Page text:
Speeding up the convergence of the alternating least squares algorithm using vector ε acceleration and restarting for nonlinear principal component analysis

Masahiro Kuroda, Yuichi Mori, Masaya Iizuka

Research output: Contribution to journalArticlepeer-review

Abstract

Principal component analysis (PCA) is a widely used descriptive multivariate technique in the analysis of quantitative data. When applying PCA to mixed quantitative and qualitative data, we utilize an optimal scaling technique for quantifying qualitative data. PCA with optimal scaling is called nonlinear PCA. The alternating least squares (ALS) algorithm is used for computing nonlinear PCA. The ALS algorithm is stable in convergence and simple in implementation; however, the algorithm tends to converge slowly for large data matrices owing to its linear convergence. Then the vε-ALS algorithm, which incorporates the vector ε accelerator into the ALS algorithm, is used to accelerate the convergence of the ALS algorithm for nonlinear PCA. In this paper, we improve the vε-ALS algorithm via a restarting procedure and further reduce its number of iterations and computation time. The restarting procedure is performed under simple restarting conditions, and it speeds up the convergence of the vε-ALS algorithm. The vε-ALS algorithm with a restarting procedure is referred to as the vεR-ALS algorithm. Numerical experiments examine the performance of the vεR-ALS algorithm by comparing its number of iterations and computation time with those of the ALS and vε-ALS algorithms.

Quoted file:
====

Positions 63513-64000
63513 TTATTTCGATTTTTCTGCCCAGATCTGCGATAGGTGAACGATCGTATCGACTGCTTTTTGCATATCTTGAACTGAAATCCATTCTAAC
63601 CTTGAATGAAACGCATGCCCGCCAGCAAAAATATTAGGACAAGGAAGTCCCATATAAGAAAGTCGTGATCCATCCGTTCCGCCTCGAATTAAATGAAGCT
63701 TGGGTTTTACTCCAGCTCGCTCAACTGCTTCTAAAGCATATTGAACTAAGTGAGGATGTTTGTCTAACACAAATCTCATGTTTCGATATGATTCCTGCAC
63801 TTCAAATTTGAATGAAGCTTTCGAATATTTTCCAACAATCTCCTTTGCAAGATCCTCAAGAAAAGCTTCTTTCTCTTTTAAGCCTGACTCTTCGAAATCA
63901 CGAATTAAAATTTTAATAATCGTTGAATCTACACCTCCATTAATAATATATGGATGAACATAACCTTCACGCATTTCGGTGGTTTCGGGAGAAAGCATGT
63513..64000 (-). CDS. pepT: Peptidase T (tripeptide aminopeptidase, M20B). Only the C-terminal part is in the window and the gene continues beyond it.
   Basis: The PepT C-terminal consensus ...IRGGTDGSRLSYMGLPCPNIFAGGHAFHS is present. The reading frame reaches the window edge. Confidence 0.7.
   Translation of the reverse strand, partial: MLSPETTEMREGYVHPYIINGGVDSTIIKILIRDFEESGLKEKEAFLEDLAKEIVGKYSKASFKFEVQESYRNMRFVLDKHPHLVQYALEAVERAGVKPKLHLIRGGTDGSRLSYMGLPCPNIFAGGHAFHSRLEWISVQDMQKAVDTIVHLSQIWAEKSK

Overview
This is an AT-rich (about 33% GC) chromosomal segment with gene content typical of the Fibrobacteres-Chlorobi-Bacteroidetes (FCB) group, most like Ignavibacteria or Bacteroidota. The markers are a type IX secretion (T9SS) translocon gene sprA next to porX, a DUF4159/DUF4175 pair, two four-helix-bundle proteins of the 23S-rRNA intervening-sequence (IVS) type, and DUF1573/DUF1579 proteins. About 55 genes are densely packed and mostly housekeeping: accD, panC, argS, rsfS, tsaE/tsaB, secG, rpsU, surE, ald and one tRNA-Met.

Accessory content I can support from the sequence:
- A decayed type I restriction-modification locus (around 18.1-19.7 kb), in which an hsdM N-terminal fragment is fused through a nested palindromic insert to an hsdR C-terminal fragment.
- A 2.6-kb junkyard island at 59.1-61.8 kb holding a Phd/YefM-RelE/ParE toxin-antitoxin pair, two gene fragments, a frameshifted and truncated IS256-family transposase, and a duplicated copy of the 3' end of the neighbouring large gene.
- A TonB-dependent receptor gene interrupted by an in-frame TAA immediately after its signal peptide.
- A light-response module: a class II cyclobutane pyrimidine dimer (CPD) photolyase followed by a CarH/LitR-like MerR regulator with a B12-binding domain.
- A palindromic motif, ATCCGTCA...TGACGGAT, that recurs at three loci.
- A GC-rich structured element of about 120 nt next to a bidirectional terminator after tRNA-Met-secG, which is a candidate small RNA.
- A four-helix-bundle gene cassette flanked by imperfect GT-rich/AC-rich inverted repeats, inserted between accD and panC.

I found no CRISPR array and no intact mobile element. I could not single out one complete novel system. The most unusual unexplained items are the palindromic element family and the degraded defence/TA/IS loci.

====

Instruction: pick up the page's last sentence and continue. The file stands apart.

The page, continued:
Original languageEnglish
JournalComputational Statistics
DOIs
Publication statusAccepted/In press - 2022

Keywords

  • Acceleration of convergence
  • Alternating least squares algorithm
  • Nonlinear principal component analysis
  • Restarting procedure
  • Vector ε algorithm

ASJC Scopus subject areas

  • Statistics and Probability
  • Statistics, Probability and Uncertainty
  • Computational Mathematics

Fingerprint

Dive into the research topics of 'Speeding up the convergence of the alternating least squares algorithm using vector ε acceleration and restarting for nonlinear principal component analysis'. Together they form a unique fingerprint.

Cite this